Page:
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MUSIC REVIEW : A Passionate 'St. Matthew' : William Hall leads the 140-voice Master Chorale of Orange County in an emotionally charged performance of Bach's mighty Passion.

March 23, 1993|DANIEL CARIAGA | TIMES MUSIC WRITER

NEWPORT BEACH — Six years and one music director ago, the Master Chorale of Orange County presented a semi-staged performance of Bach's Passion According to St. Matthew in Segerstrom Hall at the Orange County Performing Arts Center that earned admiration for the success of many of its parts.

The 140-voice chorale returned to this mighty musical and spiritual challenge Sunday in the acoustically friendly, aesthetically uplifting environment of the sanctuary at St. Andrew's Presbyterian Church in Newport Beach. They delivered it whole, in an appropriate concert setting, assisted by six principal vocal soloists, several auxiliary ones, their own orchestra and the Costa Mesa Children's Chorus.

Under the probing but swift-thinking leadership of William Hall--a Bach conductor of wide and deep experience--this performance moved deftly, in steady motion and with intelligent pacing . Hall guided his assembled forces with the authority of conviction and long practice.

Tempos not only proved motivated, buoyant, in moments breathless and urgent, they also reflected the exact emotional sense of every portion of the biblical text, including the most quiet and thoughtful ones. This reading--here, the term can be used in its most positive meaning--had sweep and drama, but it could boast also punctilious detailing.

Still, the kind of choral and instrumental transparency that has become more or less standard since the advent of the original-forces movement was not achieved here with regularity--there are more sound-textures and dynamic levels in this score than this church-full of listeners heard.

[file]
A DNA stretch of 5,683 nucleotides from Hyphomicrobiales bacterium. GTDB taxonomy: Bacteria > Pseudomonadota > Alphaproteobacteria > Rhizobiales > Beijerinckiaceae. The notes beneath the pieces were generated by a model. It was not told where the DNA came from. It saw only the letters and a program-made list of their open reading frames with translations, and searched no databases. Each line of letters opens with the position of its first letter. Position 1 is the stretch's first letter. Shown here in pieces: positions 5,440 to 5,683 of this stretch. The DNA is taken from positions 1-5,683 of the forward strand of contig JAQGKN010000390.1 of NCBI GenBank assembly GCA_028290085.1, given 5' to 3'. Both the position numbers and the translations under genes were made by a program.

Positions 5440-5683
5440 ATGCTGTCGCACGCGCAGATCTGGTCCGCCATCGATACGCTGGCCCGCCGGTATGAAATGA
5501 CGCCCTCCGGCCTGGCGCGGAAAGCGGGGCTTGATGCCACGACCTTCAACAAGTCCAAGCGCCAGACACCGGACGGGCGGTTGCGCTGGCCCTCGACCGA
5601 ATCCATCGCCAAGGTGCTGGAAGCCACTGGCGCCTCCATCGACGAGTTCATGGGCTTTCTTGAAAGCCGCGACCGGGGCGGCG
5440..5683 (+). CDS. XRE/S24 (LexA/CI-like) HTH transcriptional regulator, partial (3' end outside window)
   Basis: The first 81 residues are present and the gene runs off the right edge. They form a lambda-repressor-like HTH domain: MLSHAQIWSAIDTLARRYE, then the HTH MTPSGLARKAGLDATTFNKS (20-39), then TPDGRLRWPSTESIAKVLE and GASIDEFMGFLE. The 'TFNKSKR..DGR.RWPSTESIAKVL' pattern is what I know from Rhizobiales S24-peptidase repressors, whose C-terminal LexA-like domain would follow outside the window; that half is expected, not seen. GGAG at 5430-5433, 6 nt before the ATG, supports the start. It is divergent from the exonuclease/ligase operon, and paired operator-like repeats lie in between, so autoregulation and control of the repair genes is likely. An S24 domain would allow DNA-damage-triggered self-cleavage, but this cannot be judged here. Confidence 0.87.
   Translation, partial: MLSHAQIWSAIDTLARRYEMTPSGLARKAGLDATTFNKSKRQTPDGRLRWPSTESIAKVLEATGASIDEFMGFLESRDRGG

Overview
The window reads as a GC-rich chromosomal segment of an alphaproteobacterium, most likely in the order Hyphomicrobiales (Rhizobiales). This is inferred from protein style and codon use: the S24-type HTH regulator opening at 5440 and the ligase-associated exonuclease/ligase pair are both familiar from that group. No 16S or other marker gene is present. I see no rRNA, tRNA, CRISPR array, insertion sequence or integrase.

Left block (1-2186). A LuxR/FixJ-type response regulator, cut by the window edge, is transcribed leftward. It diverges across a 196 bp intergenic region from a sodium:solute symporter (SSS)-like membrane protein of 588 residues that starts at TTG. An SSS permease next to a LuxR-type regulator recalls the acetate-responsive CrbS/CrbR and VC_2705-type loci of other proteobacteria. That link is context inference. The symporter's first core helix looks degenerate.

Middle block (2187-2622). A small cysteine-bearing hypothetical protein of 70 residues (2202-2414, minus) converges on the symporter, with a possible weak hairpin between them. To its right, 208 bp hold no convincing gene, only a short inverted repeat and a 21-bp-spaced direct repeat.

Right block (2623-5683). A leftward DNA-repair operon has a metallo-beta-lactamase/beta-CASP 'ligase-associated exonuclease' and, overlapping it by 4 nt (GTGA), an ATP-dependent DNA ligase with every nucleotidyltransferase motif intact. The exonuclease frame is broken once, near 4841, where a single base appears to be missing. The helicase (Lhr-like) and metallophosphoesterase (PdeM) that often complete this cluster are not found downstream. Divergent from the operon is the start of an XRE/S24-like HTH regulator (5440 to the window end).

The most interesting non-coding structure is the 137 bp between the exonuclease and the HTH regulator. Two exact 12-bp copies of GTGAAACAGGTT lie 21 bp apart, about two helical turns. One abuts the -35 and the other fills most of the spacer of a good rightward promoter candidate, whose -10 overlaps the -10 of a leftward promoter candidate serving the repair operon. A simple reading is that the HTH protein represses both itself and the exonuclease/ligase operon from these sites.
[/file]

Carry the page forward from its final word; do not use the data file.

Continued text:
As most conductors will tell you, advance planning is more the key to success in this multifaceted challenge than in many other large-scale works.

Every soloist must be chosen with an ear toward timbre, temperament and word-sensitivity. The chorus needs extra training in the production of contrasts, dynamics and tone-colors. The Baroque orchestra requires principals schooled in the style and experienced in its many demands.

With only a few weak links in the total--the otherwise excellent instrumental ensemble a few times overplayed, the result being a loss of audibility by the solo singers; and some, though not all, of the minor vocalists were in over their heads--Hall had put together a close-to-model personnel list.

Bruce Johnson's Evangelist and Robin Buck's Jesus dominated this performance, as they must, their words (the original German text was used, putting the audience to work) clear and significant, their separate vocal gifts well displayed.

Of the other four principal vocalists, Louis Lebherz's sonorous and articulate bass made the strongest contributions; his touching singing of "Mache dich, mein Herz," in Part II became that rare moment when tone and spirit come together. Earlier, he had accomplished the same feat in "Komm, susses Kreuz."

Mezzo-soprano Wendy Hillhouse, gifted with both richness of tone and flexibility of technique, produced similar accomplishments in her arias, especially in "Konnen, tranen meiner Wangen." Soprano Patricia Prunty, another strong technician with a handsome sound, met all musical challenges with ease. Tenor Steve Dunham sang gamely but unimpressively.

The orchestral principals, who acquitted themselves with authority in their solo spots, included violinists Sheryl Staples and Charles Everett, cellist Armen Ksadjikian and Steve Richards, flutists Louise DiTullio and Lawrence Kaplan, oboists Leslie Reed and John Ralston, harpsichordist Malcolm Hamilton and organist Ladd Thomas.

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